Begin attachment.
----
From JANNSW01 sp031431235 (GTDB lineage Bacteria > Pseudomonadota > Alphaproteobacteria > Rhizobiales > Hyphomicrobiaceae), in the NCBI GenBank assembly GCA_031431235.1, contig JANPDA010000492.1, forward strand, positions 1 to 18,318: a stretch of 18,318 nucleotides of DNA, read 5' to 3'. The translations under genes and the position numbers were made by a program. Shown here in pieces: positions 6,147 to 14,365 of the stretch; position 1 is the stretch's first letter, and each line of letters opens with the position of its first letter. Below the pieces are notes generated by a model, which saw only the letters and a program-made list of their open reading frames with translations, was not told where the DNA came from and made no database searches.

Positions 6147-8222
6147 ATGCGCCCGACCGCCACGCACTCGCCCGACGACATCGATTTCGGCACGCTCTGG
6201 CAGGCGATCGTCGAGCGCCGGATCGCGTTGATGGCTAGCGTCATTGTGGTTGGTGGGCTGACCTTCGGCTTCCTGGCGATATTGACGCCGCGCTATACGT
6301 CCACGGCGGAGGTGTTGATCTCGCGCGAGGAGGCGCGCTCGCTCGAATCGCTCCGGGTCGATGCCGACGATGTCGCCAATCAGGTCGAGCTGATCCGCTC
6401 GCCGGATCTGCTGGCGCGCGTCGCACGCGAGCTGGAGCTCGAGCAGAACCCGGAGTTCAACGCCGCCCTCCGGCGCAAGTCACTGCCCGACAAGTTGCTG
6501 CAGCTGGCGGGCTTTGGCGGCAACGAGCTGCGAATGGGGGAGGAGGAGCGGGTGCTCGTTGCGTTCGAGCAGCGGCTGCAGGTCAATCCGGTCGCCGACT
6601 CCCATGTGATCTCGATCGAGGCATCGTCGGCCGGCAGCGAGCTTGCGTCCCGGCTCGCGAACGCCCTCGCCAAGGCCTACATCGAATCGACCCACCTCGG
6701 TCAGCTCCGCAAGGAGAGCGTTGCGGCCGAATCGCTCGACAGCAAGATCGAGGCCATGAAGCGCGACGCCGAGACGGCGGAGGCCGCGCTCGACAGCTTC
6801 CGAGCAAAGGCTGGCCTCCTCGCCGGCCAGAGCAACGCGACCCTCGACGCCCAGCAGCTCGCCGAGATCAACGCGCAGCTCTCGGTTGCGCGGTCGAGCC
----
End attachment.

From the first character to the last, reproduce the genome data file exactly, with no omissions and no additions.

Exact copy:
From JANNSW01 sp031431235 (GTDB lineage Bacteria > Pseudomonadota > Alphaproteobacteria > Rhizobiales > Hyphomicrobiaceae), in the NCBI GenBank assembly GCA_031431235.1, contig JANPDA010000492.1, forward strand, positions 1 to 18,318: a stretch of 18,318 nucleotides of DNA, read 5' to 3'. The translations under genes and the position numbers were made by a program. Shown here in pieces: positions 6,147 to 14,365 of the stretch; position 1 is the stretch's first letter, and each line of letters opens with the position of its first letter. Below the pieces are notes generated by a model, which saw only the letters and a program-made list of their open reading frames with translations, was not told where the DNA came from and made no database searches.

Positions 6147-8222
6147 ATGCGCCCGACCGCCACGCACTCGCCCGACGACATCGATTTCGGCACGCTCTGG
6201 CAGGCGATCGTCGAGCGCCGGATCGCGTTGATGGCTAGCGTCATTGTGGTTGGTGGGCTGACCTTCGGCTTCCTGGCGATATTGACGCCGCGCTATACGT
6301 CCACGGCGGAGGTGTTGATCTCGCGCGAGGAGGCGCGCTCGCTCGAATCGCTCCGGGTCGATGCCGACGATGTCGCCAATCAGGTCGAGCTGATCCGCTC
6401 GCCGGATCTGCTGGCGCGCGTCGCACGCGAGCTGGAGCTCGAGCAGAACCCGGAGTTCAACGCCGCCCTCCGGCGCAAGTCACTGCCCGACAAGTTGCTG
6501 CAGCTGGCGGGCTTTGGCGGCAACGAGCTGCGAATGGGGGAGGAGGAGCGGGTGCTCGTTGCGTTCGAGCAGCGGCTGCAGGTCAATCCGGTCGCCGACT
6601 CCCATGTGATCTCGATCGAGGCATCGTCGGCCGGCAGCGAGCTTGCGTCCCGGCTCGCGAACGCCCTCGCCAAGGCCTACATCGAATCGACCCACCTCGG
6701 TCAGCTCCGCAAGGAGAGCGTTGCGGCCGAATCGCTCGACAGCAAGATCGAGGCCATGAAGCGCGACGCCGAGACGGCGGAGGCCGCGCTCGACAGCTTC
6801 CGAGCAAAGGCTGGCCTCCTCGCCGGCCAGAGCAACGCGACCCTCGACGCCCAGCAGCTCGCCGAGATCAACGCGCAGCTCTCGGTTGCGCGGTCGAGCC